The dev team is happy to announce an alpha build for the first bugfix release of the 0.4.5 NextStable series. It contains several fixes that didn’t make it to 0.4.5.0 in time or were discovered after NextStable release.
Fixed crash on driving through railway switches. Added shadows support to more default models. Removed unneeded text from notice box. Improved shadows quality.
In line with our digital distribution policy there is no packaged archive release for test builds.
Windows users can use the updater shipped with 0.4.5 to test out this build. In order to enable test releases change:
DevBuilds = false
DevBuilds = true
in game directory / update.ini
Linux users can use automated scripts to download and build the latest snapshot.
As usual, this is only a test build, do not use it if you’re afraid to spoil gaming experience by sudden bugs. We tried to weed them out, though, I promise
Thank you for playing Rigs of Rods and we hope you enjoy the NextStable release series.
Discuss it here!
DevBuilds = false
DevBuilds = true
The annoying rail switch crash bug has been fixed today. See this commit for more information. The fix will be deployed as part of upcoming 0.4.5.1 release.
Get your steel wheels ready! Thank you for playing RoR NextStable.
Rigs of Rods development team
Discuss it here!
Updated 08-17-15 at 03:48 AM by skybon
My name is Artem Vorotnikov, and as some of you know, I have recently joined the RoR development team. Today I am going to talk about the RoR website goodies we have prepared for you this summer.
About current website
rigsofrods.com is a dynamic website that uses a content management system and several other software packages.
The primary part is of course vBulletin forum CMS. MediaWiki with numerous extensions is used for /wiki subpart. Both of these components share PHP installation and MySQL database, such setup provides account integration between the former two.
In this blog post I am going to describe how CMS work and why we should move away from it.
Site authors have always wanted to author and publish content without much hassle.
It did its job then, and does today. Adding and modifying content is very easy for both owner and end user. Deployment does not require significant expertise. Simply put, you don't have to fire up an IDE or text editor because all configuration and authoring is done online with neat interface. This is how CMS became dominant in the wild.
Yet they have their own pitfalls. Sometimes nightmares. Read on.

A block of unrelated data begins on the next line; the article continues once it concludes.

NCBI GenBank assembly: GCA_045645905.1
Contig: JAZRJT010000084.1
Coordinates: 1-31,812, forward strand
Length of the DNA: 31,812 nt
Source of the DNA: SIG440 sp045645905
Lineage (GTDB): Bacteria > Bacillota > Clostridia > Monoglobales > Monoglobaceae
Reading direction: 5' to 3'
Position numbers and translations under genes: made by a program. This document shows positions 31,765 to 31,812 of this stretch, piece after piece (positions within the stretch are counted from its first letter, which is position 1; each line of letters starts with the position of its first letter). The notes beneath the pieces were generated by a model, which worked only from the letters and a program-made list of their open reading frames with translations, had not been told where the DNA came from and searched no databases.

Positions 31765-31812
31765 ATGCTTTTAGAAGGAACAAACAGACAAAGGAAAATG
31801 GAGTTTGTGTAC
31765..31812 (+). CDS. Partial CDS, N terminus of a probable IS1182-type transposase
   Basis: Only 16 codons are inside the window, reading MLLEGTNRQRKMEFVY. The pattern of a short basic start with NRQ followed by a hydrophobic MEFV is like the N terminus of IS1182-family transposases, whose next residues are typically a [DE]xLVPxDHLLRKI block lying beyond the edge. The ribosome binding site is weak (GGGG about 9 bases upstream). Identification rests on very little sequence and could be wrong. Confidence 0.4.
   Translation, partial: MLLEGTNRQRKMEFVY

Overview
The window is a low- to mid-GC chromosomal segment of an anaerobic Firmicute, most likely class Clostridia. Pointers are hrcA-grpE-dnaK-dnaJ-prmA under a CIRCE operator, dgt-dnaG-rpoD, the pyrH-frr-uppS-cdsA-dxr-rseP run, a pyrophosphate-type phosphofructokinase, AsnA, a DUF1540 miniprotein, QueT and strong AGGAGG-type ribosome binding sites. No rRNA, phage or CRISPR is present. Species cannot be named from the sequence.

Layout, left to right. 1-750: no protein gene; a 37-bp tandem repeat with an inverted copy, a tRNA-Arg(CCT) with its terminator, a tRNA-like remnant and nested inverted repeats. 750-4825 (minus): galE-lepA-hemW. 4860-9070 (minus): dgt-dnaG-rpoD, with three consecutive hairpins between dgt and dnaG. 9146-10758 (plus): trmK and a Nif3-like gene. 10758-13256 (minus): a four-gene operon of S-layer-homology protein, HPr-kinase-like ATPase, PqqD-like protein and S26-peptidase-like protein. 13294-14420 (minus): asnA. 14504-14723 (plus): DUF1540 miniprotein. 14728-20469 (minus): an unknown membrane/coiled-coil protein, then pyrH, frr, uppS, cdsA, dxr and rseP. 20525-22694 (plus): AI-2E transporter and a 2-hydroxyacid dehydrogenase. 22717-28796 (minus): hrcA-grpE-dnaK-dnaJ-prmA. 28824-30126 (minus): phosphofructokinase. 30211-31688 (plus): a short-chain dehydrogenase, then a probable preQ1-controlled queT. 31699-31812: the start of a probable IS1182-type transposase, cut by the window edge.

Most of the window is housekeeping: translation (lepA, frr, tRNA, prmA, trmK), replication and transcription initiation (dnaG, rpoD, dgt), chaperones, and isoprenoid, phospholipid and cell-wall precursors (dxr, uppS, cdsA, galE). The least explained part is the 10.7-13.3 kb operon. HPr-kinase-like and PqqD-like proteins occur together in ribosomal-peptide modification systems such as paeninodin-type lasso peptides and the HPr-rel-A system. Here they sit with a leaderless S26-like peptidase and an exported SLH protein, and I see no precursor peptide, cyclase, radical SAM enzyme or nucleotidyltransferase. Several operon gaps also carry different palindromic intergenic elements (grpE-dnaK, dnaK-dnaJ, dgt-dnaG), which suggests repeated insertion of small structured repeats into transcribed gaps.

The vast majority of content management systems (incl. vBulletin) require a database engine, usually MySQL for data storage. It is faster than plain text files and allows for more end user interactivity.
The latter part comes with a very hefty price. Ever heard of 'SQL injection'? Say, access a specially crafted link and you make the database engine execute the wrong code. It is one of the top online vulnerabilities today. And do you know how this became known to the public? You guessed it. Wordpress. Drupal. In short, content management systems.
There're other exploits: Joomla. vBulletin. CMS are just too bloated, complex to maintain and therefore buggy.
Speaking of our software, right now I am aware of several 0-day vulnerabilities that could break website database instantly. Pop. Nothing. Error 403 or 404 instead of years of RoR history.
As I have already mentioned dynamic websites require a database engine, usually MySQL. Not every hosting service can provide you with that.
And even if they do, you need to do maintenance work regularly, update. This consumes our precious time we could spend on improving the game itself.
Clothes make the man. If you manage to catch the eye of a potential user, you have the following, if you don't then my condolences.
To do that on the Internet one must have a modern, nice looking, professionally done and informative home page. It is that very thing tells the players basic 80% about the game. And unless it stands out from the crowd of thousands of such 'home's your average web surfer will skip it to never return.
What do we have today? A wall of text that really looks like a long forum post. A huge paragraph. Then another one. And another. Then a video. Afterwards a bullet list. And... that's it.
Nothing strange as the whole website is based on forum software. It may be robust and flexible as a forum, true, but really, really not as anything else. Not as home, not even as a blog.
Home page is almost always custom made, hand-crafted by web designer. This is exactly what CMS are not able to provide.
This is unacceptable so it's time to move on. Here's what awaits you.
Everything old is new again
Back in 1990s all websites were coded by hand. Yes, fire up the text editor and type, type, type.
Handcrafted website creation has never been easier than today, in 2015. Now we have rapid templating, light markup and website generators. There is no need for huge databases for most of the tasks anymore.
So, behold, the new home page.
The look of 2015
This home page actually stands out and catches the visitor's eye.
And yes, we have a new wiki (called docs).
No more MediaWiki, no more databases. Pages are stored in plain text and may be easily edited in Notepad (although I recommend Atom, hehe ;-) ).
Docs use AsciiDoc for markup now. The preferred image formats are PNG and WebP (it's open and has better compression than JPEG and PNG).
Да. Ja. Oui.